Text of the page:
It is funny that the first person sometimes to call me to wish me a Merry Christmas is a thoughtful Muslim teacher from Jenin. It is odd that years ago when my teenage son locked himself out of his apartment at midnight (and was too scared to call me since I am an hour away and will scream and yell to the end of the earth about his ignorance) it is a kind Muslim mother who picked him up in Ramallah and kept him safe for the night. Often I remember this incident and think how Christian I would be if my son asks me to pick up his friend at midnight. Furthermore, this last Christmas celebration, I was totally surprised that it was not one of the patriarchs or my school mates the metropolitans who called upon the international community to express stronger support of the Christian presence in Palestine but a Muslim member of the Palestinian Authority. Now, don't you find that strange? Why are the bishops silent in supporting a just cause?
At the end, the bottom line is that all human beings want and need respect, love and acceptance from humanity no matter what our religious, ethnic and cultural background might be.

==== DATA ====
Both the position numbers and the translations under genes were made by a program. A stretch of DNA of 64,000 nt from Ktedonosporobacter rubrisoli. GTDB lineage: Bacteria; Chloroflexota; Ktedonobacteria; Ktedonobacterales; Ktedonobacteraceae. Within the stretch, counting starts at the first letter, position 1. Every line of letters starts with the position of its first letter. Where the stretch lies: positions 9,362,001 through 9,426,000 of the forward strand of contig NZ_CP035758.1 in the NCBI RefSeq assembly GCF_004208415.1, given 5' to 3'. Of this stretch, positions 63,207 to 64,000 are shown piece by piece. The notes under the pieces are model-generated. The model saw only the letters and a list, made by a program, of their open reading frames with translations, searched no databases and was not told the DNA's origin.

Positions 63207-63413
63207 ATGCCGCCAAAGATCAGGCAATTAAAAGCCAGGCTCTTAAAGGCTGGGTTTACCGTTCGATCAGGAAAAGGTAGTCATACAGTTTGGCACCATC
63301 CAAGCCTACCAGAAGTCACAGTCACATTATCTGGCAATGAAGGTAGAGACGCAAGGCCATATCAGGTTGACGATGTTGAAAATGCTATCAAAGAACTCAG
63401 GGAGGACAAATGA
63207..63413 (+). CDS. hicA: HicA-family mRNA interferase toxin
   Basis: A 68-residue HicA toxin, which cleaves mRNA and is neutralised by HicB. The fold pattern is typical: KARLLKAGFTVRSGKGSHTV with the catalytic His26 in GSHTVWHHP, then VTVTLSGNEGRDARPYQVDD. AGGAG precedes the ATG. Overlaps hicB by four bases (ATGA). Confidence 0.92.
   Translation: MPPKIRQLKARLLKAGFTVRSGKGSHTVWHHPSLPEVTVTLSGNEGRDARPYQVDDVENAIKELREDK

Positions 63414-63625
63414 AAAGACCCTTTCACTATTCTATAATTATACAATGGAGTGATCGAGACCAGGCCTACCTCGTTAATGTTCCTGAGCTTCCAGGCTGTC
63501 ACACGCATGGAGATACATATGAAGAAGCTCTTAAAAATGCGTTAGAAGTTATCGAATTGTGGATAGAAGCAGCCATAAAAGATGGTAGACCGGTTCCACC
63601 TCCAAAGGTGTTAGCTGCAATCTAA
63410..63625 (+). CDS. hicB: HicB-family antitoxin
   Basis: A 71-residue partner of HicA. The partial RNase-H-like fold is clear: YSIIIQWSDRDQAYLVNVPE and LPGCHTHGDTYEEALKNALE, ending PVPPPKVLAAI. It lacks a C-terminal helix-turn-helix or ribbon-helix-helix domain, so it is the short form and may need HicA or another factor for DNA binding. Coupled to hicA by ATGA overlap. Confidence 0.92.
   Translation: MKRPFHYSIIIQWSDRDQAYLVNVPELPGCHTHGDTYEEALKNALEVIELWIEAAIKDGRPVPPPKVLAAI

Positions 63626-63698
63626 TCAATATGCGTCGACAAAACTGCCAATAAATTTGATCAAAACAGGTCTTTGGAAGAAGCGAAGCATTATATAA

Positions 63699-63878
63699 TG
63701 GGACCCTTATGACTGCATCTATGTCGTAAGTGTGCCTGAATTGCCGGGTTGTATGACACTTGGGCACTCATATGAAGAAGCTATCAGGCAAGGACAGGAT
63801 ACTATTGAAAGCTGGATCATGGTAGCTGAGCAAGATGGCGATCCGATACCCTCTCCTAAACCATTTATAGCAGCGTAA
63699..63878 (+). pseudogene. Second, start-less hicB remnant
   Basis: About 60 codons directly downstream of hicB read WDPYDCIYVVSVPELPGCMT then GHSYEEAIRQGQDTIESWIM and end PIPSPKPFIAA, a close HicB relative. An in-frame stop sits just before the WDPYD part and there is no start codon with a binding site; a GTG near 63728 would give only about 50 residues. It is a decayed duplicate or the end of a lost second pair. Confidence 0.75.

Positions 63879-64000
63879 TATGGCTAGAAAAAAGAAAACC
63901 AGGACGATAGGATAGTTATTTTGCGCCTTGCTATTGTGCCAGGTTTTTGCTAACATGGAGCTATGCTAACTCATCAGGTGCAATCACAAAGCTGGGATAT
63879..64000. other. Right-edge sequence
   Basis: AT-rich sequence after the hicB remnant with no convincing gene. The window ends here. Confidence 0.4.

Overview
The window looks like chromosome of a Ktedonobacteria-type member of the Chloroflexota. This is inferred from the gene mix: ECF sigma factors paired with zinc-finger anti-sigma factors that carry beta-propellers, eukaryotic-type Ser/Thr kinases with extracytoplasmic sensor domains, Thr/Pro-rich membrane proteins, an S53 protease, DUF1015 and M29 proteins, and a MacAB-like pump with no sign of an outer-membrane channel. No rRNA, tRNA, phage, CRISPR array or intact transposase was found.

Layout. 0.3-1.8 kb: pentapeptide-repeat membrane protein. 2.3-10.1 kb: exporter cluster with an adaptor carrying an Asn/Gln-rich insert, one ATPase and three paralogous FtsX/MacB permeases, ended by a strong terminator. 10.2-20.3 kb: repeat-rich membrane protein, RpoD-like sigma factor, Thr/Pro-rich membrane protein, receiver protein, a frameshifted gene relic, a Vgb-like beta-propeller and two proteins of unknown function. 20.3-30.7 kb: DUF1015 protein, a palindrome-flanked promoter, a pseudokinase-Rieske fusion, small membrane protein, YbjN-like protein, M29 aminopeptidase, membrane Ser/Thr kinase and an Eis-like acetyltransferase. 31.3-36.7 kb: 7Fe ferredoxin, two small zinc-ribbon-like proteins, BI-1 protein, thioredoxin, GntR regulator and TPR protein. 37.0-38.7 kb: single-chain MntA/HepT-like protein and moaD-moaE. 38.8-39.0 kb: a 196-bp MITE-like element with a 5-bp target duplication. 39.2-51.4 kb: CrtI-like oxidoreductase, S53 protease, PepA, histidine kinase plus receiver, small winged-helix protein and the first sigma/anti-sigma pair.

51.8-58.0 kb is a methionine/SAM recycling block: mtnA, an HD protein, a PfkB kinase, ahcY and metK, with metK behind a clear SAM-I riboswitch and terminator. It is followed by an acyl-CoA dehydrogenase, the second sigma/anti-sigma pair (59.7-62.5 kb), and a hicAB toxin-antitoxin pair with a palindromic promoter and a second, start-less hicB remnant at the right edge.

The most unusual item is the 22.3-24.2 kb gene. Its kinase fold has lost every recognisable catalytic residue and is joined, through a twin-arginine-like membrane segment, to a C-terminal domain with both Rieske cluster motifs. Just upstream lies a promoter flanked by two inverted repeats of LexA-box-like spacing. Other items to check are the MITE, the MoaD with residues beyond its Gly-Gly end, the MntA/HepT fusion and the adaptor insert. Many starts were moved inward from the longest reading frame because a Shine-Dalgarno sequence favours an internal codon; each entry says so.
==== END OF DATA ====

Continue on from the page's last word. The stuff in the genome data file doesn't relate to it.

For sure, the word "Muslim" does not come first in mind when I think of the wonderful teachers I have worked with or the dedicated mothers who have come to my children's birthday parties or the amazing dancers who have come to perform at the Taybeh Oktoberfest. For some reason, when we love, we see the human aspect in the other but the world creates these boxes and categories that if human beings are left on their own without the strict cultural values, they will relate to one another as human to human, not necessarily as Muslim or Christian forced upon us by stereotypes. Religion is a very personal matter and it should be kept private but lived out in our daily actions towards one another. What we do and how we behave speaks louder than what we say. "Let your light shine before others that they may see your good works and glorify your Father in heaven." Matthew 5:16